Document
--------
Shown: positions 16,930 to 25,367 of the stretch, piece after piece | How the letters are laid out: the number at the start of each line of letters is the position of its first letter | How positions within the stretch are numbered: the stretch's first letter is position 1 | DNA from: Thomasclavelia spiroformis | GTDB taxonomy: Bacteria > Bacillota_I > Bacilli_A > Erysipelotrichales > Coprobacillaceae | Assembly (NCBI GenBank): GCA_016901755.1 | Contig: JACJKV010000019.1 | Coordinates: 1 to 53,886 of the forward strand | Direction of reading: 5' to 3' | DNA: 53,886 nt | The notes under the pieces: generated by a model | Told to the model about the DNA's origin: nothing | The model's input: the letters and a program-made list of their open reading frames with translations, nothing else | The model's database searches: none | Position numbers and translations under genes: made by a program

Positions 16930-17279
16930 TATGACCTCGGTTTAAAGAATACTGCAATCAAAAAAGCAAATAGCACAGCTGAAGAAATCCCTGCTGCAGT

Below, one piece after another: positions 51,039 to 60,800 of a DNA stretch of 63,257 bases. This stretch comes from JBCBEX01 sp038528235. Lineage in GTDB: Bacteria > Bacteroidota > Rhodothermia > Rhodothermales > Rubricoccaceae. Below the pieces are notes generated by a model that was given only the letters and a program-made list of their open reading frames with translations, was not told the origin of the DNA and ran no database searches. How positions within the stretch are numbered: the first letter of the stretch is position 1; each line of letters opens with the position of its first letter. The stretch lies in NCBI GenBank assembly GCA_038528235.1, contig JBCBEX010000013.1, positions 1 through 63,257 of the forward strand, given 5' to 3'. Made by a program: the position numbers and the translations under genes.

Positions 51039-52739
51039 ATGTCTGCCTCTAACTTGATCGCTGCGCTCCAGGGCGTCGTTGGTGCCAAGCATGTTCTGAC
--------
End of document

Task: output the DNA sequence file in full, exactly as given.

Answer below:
Shown: positions 16,930 to 25,367 of the stretch, piece after piece | How the letters are laid out: the number at the start of each line of letters is the position of its first letter | How positions within the stretch are numbered: the stretch's first letter is position 1 | DNA from: Thomasclavelia spiroformis | GTDB taxonomy: Bacteria > Bacillota_I > Bacilli_A > Erysipelotrichales > Coprobacillaceae | Assembly (NCBI GenBank): GCA_016901755.1 | Contig: JACJKV010000019.1 | Coordinates: 1 to 53,886 of the forward strand | Direction of reading: 5' to 3' | DNA: 53,886 nt | The notes under the pieces: generated by a model | Told to the model about the DNA's origin: nothing | The model's input: the letters and a program-made list of their open reading frames with translations, nothing else | The model's database searches: none | Position numbers and translations under genes: made by a program

Positions 16930-17279
16930 TATGACCTCGGTTTAAAGAATACTGCAATCAAAAAAGCAAATAGCACAGCTGAAGAAATCCCTGCTGCAGT

Below, one piece after another: positions 51,039 to 60,800 of a DNA stretch of 63,257 bases. This stretch comes from JBCBEX01 sp038528235. Lineage in GTDB: Bacteria > Bacteroidota > Rhodothermia > Rhodothermales > Rubricoccaceae. Below the pieces are notes generated by a model that was given only the letters and a program-made list of their open reading frames with translations, was not told the origin of the DNA and ran no database searches. How positions within the stretch are numbered: the first letter of the stretch is position 1; each line of letters opens with the position of its first letter. The stretch lies in NCBI GenBank assembly GCA_038528235.1, contig JBCBEX010000013.1, positions 1 through 63,257 of the forward strand, given 5' to 3'. Made by a program: the position numbers and the translations under genes.

Positions 51039-52739
51039 ATGTCTGCCTCTAACTTGATCGCTGCGCTCCAGGGCGTCGTTGGTGCCAAGCATGTTCTGAC